1962 – Nonanthropomorphic Space Suit (Concept) – Douglas Aircraft Corp (American)
For Douglas Aircraft, in 1962, their earlier space manipulator designs, i.e., the Project Mercury converted capsule and the "Humpty Dumpty" unit, can be considered as first-generation, feasible, nonanthropomorphic devices. A much more speculative concept, but in every sense within our technological reach, is shown in figure 3 above. This is basically a space tug and repair vehicle and is spheroidally shaped. Viewing this figure, we see:
a. The control console will release doors on mechanical arms and legs, select various extensions, select self-viewing TV cameras, select receivers (communications), and regulate gyro control.
b. The 3-D helmet is a contained electronic unit and inside is a dot-type screen instead of the usual cathrode-ray tube. The image surface is hemispheroidal to reproduce real optical effects. The hemisphere would fit on the face over each eye to achieve stereoscopic effects. As the observer rotates his head he picks up the next camera transmission – not as a separate picture but as a continuously integrated picture. In actual use, the helmet could be reduced to a much smaller head set.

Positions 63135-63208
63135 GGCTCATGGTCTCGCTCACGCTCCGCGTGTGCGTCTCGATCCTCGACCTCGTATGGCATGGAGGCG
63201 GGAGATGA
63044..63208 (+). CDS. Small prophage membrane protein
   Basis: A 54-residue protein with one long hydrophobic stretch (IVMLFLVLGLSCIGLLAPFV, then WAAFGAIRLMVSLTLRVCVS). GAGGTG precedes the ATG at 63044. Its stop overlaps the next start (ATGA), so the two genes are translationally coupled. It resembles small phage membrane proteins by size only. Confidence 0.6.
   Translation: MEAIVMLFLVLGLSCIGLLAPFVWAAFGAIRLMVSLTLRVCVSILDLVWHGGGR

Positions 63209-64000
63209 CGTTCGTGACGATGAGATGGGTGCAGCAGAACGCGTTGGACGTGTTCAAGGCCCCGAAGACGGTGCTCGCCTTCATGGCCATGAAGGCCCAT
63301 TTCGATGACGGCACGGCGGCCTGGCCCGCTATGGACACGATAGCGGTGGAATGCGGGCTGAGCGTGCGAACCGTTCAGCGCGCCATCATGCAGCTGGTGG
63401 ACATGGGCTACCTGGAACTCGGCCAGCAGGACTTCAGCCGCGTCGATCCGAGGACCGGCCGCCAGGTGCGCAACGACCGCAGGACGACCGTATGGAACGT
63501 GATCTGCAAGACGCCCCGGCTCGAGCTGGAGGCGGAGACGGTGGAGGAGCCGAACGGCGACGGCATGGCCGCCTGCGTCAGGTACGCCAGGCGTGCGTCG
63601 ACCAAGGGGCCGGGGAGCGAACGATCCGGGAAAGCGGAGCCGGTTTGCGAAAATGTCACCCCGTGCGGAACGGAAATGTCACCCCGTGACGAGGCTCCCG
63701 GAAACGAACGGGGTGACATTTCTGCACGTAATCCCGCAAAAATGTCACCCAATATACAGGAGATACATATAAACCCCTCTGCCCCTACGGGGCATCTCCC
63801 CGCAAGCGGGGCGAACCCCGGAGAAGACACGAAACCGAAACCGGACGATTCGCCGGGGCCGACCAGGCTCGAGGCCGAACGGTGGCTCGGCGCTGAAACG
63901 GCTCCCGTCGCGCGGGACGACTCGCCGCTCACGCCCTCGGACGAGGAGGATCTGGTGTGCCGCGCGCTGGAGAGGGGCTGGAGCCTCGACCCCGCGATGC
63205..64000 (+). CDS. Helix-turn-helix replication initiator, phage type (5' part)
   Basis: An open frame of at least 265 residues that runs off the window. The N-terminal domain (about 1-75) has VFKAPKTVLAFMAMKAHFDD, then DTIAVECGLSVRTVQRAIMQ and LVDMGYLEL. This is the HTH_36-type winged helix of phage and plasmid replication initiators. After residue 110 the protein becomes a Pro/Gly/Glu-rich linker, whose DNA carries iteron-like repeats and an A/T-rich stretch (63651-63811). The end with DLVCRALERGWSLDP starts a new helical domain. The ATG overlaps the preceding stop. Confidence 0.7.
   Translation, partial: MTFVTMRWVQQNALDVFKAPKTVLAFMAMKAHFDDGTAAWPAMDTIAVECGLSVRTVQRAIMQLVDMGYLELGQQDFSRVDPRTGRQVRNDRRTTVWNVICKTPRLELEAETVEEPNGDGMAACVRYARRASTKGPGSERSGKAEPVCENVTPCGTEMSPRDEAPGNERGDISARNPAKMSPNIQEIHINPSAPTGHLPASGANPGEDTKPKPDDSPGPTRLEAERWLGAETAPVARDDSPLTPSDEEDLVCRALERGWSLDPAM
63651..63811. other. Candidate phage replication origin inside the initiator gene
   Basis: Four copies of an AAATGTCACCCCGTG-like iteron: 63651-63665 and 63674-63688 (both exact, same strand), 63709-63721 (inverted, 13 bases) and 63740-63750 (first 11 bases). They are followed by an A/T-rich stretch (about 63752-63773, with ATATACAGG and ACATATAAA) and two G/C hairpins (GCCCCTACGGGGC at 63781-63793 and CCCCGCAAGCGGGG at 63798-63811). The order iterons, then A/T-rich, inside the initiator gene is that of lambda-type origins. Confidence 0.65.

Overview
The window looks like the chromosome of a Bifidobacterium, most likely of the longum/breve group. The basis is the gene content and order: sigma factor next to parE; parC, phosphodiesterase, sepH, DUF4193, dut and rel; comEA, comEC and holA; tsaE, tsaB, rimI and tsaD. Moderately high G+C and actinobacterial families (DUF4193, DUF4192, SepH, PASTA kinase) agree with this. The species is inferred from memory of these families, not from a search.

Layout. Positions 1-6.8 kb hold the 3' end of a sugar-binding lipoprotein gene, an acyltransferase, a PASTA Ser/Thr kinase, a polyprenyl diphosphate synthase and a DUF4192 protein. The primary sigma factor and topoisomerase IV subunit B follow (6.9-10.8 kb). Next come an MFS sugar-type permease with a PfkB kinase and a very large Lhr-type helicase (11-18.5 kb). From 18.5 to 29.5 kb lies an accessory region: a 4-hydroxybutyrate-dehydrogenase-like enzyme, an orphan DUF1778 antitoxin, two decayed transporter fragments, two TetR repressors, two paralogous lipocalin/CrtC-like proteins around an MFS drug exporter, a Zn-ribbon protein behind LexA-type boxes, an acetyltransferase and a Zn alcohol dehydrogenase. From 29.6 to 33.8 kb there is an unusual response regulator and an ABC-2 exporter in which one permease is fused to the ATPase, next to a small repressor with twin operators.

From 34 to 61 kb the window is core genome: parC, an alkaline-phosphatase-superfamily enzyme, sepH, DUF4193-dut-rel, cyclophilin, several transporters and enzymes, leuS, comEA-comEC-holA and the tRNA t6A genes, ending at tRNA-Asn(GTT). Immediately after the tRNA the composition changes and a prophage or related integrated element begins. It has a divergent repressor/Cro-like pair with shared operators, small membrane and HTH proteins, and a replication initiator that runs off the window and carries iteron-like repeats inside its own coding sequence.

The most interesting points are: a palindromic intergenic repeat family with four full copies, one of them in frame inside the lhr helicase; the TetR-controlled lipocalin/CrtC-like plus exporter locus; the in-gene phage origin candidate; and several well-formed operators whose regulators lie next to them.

c. Expanding arms use servomotors with variable current control. They are run by operational gloves.
d. When the operator is positioned in the attitude seat, he has a complete attitude control of the sphere as he has of his own body.
e. Television cameras are placed on the main periphery of the globe.
f. Jet stabilizers are located between the cameras.
Source: "Survey of Remote Handling in Space", D. Frederick Baker, USAF, 1962
See other early Teleoperators here.
See other early Lunar and Space Robots here.
Tags: 1962, American, D. Frederick Baker, Douglas Aircraft Company, EVA, Humpty Dumpty Space Capsule, manned space manipulator, Manned Utility Tug, NASA, Nonanthropomorphic Space Suit, Project Mercury Converted Capsule, remote teleoperator, Space Capsule, Space Pod, Teleoperator